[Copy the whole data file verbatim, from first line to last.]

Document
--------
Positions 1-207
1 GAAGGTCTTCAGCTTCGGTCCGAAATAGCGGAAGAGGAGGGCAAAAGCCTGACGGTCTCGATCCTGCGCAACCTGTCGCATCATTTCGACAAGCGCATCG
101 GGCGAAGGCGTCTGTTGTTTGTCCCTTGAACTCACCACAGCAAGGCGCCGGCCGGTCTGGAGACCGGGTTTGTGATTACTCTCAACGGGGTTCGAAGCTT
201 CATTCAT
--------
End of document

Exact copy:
Positions 1-207
1 GAAGGTCTTCAGCTTCGGTCCGAAATAGCGGAAGAGGAGGGCAAAAGCCTGACGGTCTCGATCCTGCGCAACCTGTCGCATCATTTCGACAAGCGCATCG
101 GGCGAAGGCGTCTGTTGTTTGTCCCTTGAACTCACCACAGCAAGGCGCCGGCCGGTCTGGAGACCGGGTTTGTGATTACTCTCAACGGGGTTCGAAGCTT
201 CATTCAT